it seems there is a usual suspect behind many of dallas's respected architects. With his firm's doors only open for a short three years, designer Scott Oldner is quickly becoming the consultant of choice when it comes to lighting. In his spare time, he plays lead guitar with a local band and uses this outlet to inspire and influence his blossoming practice. 'It is harmony and dissonance that motivate people to dwell visually,' he says. 'We work to see that this is accomplished--especially in our residential work.' Recently, Oldner and his small band of lighting consultants (he has a staff of two) have completed two single-family residential projects in Dallas. One is a renovation of a mid-century modernist home, located on a wooded hillside in Kessler Park, the Dalton-Kehn residence. The other-the Sutherland residence--is a disciplined, new modern-style home by architect Lionel Morrison. The two projects are similar in several aspects: Both have ample glazing that dramatically reduces the burden on electric light during the day, allowing the lighting design to be efficient and minimal. 'We used very few sources as far as different lamp types in both homes, and no incandescent lights in either of them. It's halogen, mostly adjustable, allowing the lighting scheme to be clean and reducing the stock of spare lamps,' explains Oldner. Both projects are able to use primarily one lamp type by utilizing different lenses to adapt the lamps to a list of tasks.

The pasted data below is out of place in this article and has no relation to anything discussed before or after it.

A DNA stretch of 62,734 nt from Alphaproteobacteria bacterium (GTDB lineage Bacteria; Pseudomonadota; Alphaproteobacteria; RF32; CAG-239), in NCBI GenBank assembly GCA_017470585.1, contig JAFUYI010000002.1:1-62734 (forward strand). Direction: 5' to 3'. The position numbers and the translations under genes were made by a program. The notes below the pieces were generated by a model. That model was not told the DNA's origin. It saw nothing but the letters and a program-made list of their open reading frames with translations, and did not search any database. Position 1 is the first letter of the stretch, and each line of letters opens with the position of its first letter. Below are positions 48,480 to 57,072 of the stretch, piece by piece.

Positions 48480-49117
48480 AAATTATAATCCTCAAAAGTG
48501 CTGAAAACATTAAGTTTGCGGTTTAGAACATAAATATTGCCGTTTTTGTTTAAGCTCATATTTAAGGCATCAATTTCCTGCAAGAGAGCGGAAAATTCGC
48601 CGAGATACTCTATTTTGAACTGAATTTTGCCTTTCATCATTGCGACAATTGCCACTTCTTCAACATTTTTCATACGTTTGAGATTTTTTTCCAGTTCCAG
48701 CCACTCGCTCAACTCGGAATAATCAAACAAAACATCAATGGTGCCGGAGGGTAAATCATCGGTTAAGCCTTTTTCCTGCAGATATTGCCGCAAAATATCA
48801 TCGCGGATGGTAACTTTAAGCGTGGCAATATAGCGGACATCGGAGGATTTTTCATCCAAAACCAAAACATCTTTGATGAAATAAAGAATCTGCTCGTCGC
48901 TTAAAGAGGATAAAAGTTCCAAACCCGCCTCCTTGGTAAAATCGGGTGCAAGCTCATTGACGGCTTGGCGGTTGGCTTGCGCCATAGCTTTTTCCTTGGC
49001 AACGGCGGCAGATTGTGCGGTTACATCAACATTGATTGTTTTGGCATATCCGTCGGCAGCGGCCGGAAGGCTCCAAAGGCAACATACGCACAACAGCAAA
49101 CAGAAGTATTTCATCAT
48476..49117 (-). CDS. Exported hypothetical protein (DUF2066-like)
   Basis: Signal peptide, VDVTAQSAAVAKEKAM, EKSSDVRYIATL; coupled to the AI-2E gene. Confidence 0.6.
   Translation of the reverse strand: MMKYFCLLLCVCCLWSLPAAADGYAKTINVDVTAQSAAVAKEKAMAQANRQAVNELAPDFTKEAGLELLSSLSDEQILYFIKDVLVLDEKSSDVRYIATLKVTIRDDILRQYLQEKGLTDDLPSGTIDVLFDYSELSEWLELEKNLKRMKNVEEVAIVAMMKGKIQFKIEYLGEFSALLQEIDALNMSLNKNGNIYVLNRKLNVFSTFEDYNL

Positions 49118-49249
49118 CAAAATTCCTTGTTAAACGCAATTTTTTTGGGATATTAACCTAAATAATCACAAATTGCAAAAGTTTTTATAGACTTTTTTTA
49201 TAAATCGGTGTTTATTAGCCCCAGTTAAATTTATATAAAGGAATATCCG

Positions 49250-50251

The Dalton-Kehn residence is unique in the fact that all of the interior downlights are 50W MR16s. The use of the smaller lamps was warranted because of the lack of existing space between the gypsum board ceiling and the roof structure--5 inches, to be precise. The MR16s perform different jobs: with a frosted lens, they act as downlights; with a soft focus lens, as art lights; and with no lens, as dynamic accent lights. The fixtures are aligned in a grid that accentuates the longitudinal axis of the house, drawing the eye from the living room through the dining room to the kitchen beyond.
One light that is not an MR16 is a covelight, used to highlight a rugged tile wall behind the bathroom vanities. The covelight grazes the surface of the vanity wall bringing out its rich texture. Two MR16 downlights over each sink round out the design.
The Sutherland residence features a classic courtyard configuration centered on a pool. The home's layout is symmetrical with long, well-defined sight lines. The primary source is a dimmable 75W AR111 low-voltage tungsten lamp. The lighting works to accentuate the linear qualities of the design, defining implied datums and highlighting the vertical surfaces that act as their counterpoint. Halogen lamps allow the white walls to appear crisp and delineated. Luminaires are arrayed off the centerline of the corridors to demarcate and reinforce the dimensions of rooms, pathways, and corridors, without requiring the user to walk directly under the lights while traversing a path. Lutron's HomeWorks control system enables comprehensive dimming; it also allows preprogrammed settings for preferred sequences and scenarios, accessible by touching any of the control pads located in each room and at the home's entrance. One scheme for arrival, another that dims and turns off the lights when the user goes to bed--the number of programmed schemes is almost infinite.
A simple approach-with a controlled number of lamp types--both homes are excellent examples of how lighting can enhance and reinforce the architectural design. thomas j. trenolone
Dallas-based architect Thomas J. Trenolone practices with Laguarda.Low Architects. His work has been exhibited at the AIA National Convention and the 2000 Venice Biennale.